Bimolecular Elementary Reactions
The collision and combination of two molecules or atoms to form an activated complex in an elementary reaction is called a bimolecular reaction. There are two types of bimolecular elementary reactions:
A + B → products
2 A → products
For the first type, in which the two reactant molecules are different, the rate law is first-order in A and first order in B:
rate = k[A][B]
For the second type, in which two identical molecules collide and react, the rate law is second order in A:
rate = k[A][A] = k[A]2
An example of a bimolecular elementary reaction is the decomposition of two hydrogen iodide molecules to produce hydrogen, H2, and iodine, I2, shown in Figure 1:
2 HI(g) → H2(g) + I2(g)
Bimolecular elementary reactions may also be involved as steps in a multistep reaction mechanism. The reaction of atomic oxygen with ozone in the decomposition of ozone is one example:
Termolecular Elementary Reactions
An elementary termolecular reaction involves the simultaneous collision of three atoms, molecules, or ions. Termolecular elementary reactions are uncommon because the probability of three particles colliding simultaneously is less than one one-thousandth of the probability of two particles colliding. There are, however, a few established termolecular elementary reactions. The reaction of nitric oxide with oxygen appears to involve termolecular steps:
2 NO(g) + O2(g) → 2 NO2(g)
The rate law is:
rate = k[NO][NO][O2] = k[NO]2[O2]
A reaction mechanism gives us insight into how a reaction occurs at the molecular level. Many reactions are not as straightforward as they might appear in a balanced reaction, so we use elementary steps to break down an overall reaction into individual steps. Some elementary reactions occur with only one reactant (unimolecular), while others occur with two reactants (bimolecular, where the reactants can be the same or different). Termolecular reactions occur with three reactants colliding at exactly the same time, which is statistically very rare. Within a reaction mechanism, intermediates often form, which are formed in an early step and then later consumed in a later step. (Side note: catalysts are also involved in the reaction mechanism, but are first consumed as a reactant and then later reformed as a product. They also cancel out when determining the overall reaction).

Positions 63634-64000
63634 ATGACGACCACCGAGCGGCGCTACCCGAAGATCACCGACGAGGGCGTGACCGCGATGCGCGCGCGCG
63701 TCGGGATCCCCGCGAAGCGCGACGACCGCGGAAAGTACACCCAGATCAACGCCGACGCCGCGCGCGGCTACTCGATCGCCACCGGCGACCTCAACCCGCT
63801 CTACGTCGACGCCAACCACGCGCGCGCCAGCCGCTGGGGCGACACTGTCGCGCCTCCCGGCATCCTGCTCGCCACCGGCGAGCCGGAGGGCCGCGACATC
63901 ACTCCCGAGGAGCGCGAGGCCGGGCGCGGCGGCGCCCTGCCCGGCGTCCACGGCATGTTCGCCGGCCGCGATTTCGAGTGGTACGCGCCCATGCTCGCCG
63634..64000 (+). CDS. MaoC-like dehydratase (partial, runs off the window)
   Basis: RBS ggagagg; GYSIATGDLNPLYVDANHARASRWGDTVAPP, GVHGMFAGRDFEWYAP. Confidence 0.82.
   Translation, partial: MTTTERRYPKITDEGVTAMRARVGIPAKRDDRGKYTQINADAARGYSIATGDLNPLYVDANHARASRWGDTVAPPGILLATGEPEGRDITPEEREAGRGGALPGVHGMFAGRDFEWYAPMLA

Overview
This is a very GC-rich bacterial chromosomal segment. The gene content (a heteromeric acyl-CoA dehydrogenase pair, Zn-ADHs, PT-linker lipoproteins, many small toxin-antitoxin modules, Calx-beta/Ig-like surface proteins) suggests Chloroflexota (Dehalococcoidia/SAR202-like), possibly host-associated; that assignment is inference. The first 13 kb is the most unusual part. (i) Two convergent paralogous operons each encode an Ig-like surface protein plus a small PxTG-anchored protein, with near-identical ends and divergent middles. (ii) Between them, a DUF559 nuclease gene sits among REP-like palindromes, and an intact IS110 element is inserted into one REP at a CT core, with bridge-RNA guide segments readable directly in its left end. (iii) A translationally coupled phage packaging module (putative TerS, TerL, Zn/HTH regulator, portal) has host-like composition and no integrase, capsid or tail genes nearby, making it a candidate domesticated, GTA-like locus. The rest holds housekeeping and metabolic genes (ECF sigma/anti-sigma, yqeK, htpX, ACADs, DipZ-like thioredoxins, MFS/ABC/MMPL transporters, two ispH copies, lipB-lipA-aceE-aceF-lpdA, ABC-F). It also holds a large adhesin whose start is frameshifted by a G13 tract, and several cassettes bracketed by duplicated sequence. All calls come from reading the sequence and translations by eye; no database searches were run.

- unimolecular: A → products
- bimolecular: A + B → products, 2A → products
the collision and combination of two molecules or atoms to produce one or more products or activated complexes in an elementary reaction
a single step in a reaction mechanism that occurs exactly as it is written and cannot be broken down into simpler steps
species that are produced in one step and consumed in a subsequent step. These species are not present in an overall reaction, and are present first as a product and then a reactant in the reaction mechanism.
the number or reactant species (atoms, molecules, or ions) in an elementary reaction
reaction mechanism (or path)
the process, or pathway, by which a reaction occurs at the molecular level
the simultaneous collision of three atoms, molecules, or ions to produce one or more products
a reaction with a rearrangement of a single reactant species to produce one or more products
- In general, can we predict the effect of doubling the concentration of A on the rate of the overall reaction A + B → C?
- Why are elementary reactions involving three or more reactants very uncommon?
- Write the rate equation for each of the following elementary reactions:
- O3(g) → O2(g) + O(g)
- O3(g) + Cl(g) → O2(g) + OCl(g)
- ClO(g) + O(g) → Cl(g) + O2(g)
- O3(g) + NO(g) → NO2(g) + O2(g)
- NO2(g) + O(g) → NO(g) + O2(g)
- No. In general, for the overall reaction, we cannot predict the effect of changing the concentration without knowing the rate law.
- The probability of three particles colliding simultaneously is very, very small.
- (a) Rate1 = k[O3]; (b) Rate2 = k[O3][Cl]; (c) Rate3 = k[ClO][O]; (d) Rate2 = k[O3][NO]; (e) Rate3 = k[NO2][O]